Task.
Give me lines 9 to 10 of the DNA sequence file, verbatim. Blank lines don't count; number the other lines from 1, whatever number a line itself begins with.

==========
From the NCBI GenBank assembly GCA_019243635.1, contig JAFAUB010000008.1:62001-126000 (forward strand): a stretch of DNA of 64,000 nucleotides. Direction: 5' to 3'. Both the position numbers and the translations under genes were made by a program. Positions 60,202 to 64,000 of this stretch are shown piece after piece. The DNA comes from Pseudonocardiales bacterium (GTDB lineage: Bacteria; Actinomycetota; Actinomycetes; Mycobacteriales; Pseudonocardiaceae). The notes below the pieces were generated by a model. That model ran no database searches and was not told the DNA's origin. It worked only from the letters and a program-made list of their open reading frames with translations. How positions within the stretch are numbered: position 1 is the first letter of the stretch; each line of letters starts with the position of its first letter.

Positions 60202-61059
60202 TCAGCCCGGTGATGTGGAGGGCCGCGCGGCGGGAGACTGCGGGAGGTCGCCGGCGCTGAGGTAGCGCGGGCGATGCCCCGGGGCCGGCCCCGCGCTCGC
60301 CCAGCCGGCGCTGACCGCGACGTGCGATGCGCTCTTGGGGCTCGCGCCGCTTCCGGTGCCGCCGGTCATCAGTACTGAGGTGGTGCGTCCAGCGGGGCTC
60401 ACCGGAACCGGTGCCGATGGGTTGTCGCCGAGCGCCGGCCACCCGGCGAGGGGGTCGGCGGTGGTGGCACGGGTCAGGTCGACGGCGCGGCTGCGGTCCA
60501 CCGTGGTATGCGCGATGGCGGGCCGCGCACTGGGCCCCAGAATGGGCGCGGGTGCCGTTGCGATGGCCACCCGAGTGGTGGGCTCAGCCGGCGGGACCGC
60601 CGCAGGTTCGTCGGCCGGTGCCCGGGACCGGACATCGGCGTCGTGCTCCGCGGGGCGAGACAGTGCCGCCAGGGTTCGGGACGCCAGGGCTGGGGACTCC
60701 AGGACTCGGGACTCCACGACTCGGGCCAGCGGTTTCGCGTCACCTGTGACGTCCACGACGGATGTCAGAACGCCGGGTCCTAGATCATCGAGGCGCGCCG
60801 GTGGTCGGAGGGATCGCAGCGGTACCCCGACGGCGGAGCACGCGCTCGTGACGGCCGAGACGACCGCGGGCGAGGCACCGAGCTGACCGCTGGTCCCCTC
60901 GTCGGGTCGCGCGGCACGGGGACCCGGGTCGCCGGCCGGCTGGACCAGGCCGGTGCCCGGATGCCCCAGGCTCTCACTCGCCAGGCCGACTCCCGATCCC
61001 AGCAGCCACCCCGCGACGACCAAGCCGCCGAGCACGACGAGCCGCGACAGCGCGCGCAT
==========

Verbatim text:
60801 GTGGTCGGAGGGATCGCAGCGGTACCCCGACGGCGGAGCACGCGCTCGTGACGGCCGAGACGACCGCGGGCGAGGCACCGAGCTGACCGCTGGTCCCCTC
60901 GTCGGGTCGCGCGGCACGGGGACCCGGGTCGCCGGCCGGCTGGACCAGGCCGGTGCCCGGATGCCCCAGGCTCTCACTCGCCAGGCCGACTCCCGATCCC